Hot dogs and bacon are not good for you or your children.
Okay, well… maybe that doesn’t come as such a shock. It’s just that when the International Agency for Research on Cancer (IARC) starts throwing words around like “Group 1 Carcinogen”, it causes everyone to look at those cold cuts a bit differently.
But what exactly are the risks of eating meat, and what does that mean for our meat-eating diets going forward?
Eating processed meats like hotdogs, sausages, and bacon causes bowel cancer, while the consumption of red meats, including beef, pork, veal, and lamb, is probably carcinogenic, an international team of experts has concluded. They evaluated over 800 studies analyzing associations between more than a dozen forms of cancer with the consumption of processed or red meat in different countries and among populations with diverse diets.
Back in 2014, an international advisory committee listed the effects of consuming processed and red meats as a high priority study area for the World Health Organization’s International Agency for Research on Cancer (IARC) Monographs program. It’s well known that certain meats have an association with cancer; in this respect, the latest report, which now appears at The Lancet, offers very little that is new. It merely brought the existing literature together in a way that finally allowed scientists to make some definite proclamations about the cancer risks of eating processed and red meats.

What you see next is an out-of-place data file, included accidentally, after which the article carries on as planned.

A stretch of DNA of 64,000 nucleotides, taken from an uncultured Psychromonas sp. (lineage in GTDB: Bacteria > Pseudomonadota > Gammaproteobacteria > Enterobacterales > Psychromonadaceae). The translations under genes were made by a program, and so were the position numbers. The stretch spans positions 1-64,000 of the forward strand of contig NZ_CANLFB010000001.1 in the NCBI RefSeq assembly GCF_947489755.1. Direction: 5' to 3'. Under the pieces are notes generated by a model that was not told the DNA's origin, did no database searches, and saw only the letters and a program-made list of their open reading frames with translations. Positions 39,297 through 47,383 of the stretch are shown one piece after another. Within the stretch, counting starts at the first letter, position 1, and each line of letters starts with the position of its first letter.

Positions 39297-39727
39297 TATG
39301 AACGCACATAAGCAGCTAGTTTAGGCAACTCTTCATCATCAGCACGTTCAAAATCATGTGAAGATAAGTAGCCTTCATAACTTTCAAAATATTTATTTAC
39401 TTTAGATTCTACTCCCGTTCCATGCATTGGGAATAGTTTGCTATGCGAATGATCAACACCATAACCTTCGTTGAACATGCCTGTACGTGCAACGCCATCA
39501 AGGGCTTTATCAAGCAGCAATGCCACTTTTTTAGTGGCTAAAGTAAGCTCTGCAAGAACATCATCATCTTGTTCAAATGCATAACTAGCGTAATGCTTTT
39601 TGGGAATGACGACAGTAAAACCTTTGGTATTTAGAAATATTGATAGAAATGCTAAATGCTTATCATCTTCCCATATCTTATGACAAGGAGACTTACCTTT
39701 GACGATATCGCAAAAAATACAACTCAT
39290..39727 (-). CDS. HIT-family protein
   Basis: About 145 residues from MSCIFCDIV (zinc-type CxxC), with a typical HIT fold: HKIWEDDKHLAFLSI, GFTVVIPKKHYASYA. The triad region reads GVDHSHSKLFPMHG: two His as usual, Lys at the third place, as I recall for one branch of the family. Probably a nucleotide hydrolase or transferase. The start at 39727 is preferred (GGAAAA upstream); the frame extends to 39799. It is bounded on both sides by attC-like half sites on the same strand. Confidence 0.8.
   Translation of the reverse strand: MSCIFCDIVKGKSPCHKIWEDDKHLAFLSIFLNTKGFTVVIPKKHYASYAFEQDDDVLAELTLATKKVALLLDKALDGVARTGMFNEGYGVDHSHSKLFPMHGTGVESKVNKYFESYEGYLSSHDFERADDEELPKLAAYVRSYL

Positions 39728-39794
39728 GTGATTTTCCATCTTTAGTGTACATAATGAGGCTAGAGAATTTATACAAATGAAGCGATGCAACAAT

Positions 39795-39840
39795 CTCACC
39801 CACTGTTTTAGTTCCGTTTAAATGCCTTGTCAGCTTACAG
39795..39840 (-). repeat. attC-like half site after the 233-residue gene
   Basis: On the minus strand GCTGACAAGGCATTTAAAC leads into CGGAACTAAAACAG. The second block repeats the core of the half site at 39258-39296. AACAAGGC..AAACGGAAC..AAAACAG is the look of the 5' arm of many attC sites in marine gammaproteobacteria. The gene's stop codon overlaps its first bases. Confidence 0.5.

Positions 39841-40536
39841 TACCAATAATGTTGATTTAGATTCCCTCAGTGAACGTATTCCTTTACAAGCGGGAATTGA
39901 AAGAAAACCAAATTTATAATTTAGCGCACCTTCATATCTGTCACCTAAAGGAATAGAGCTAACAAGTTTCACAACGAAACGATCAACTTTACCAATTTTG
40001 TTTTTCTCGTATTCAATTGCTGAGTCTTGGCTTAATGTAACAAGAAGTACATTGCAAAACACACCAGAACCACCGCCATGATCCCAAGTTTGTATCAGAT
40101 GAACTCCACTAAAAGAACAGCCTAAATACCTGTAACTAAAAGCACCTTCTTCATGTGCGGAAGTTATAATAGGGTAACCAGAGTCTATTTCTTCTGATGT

After sifting through decades’ worth of scientific literature, an IARC working group of 22 experts from 10 countries classified the consumption of processed meat as a Group 1 carcinogen to humans (processed meats are defined as meats that have been transformed through salting, curing, fermentation, smoking, or other processes to enhance flavour or improve preservation). This conclusion was reached on “sufficient evidence” that the consumption of processed meat causes bowel, or colorectal, cancer.
Other forms of cancer, such as stomach and pancreatic cancers, have also been linked to certain meats, though these associations have been more difficult to prove. The IARC group categorized red meat as a Group 2A probable carcinogen to humans based on the “limited evidence” showing that the consumption of red meat causes cancers in humans.
When the researchers say that there’s sufficient evidence, they’re claiming that there’s enough convincing evidence to show that these types of meats actually cause cancer—evidence gleaned from animal experiments, studies of human diet and health, and so-called mechanical causes, such as cell mechanisms, of cancer. As for the limited evidence showing that red meat is probably carcinogenic to humans, the researchers are saying that a positive association has been observed as it relates to the onset of colorectal cancer.
Want to know precisely what you should be doing in terms of managing risk and monitoring how much processed meat you should eat? Then, go to Gizmodo for the rest of the article!
Original image source: Paul Keller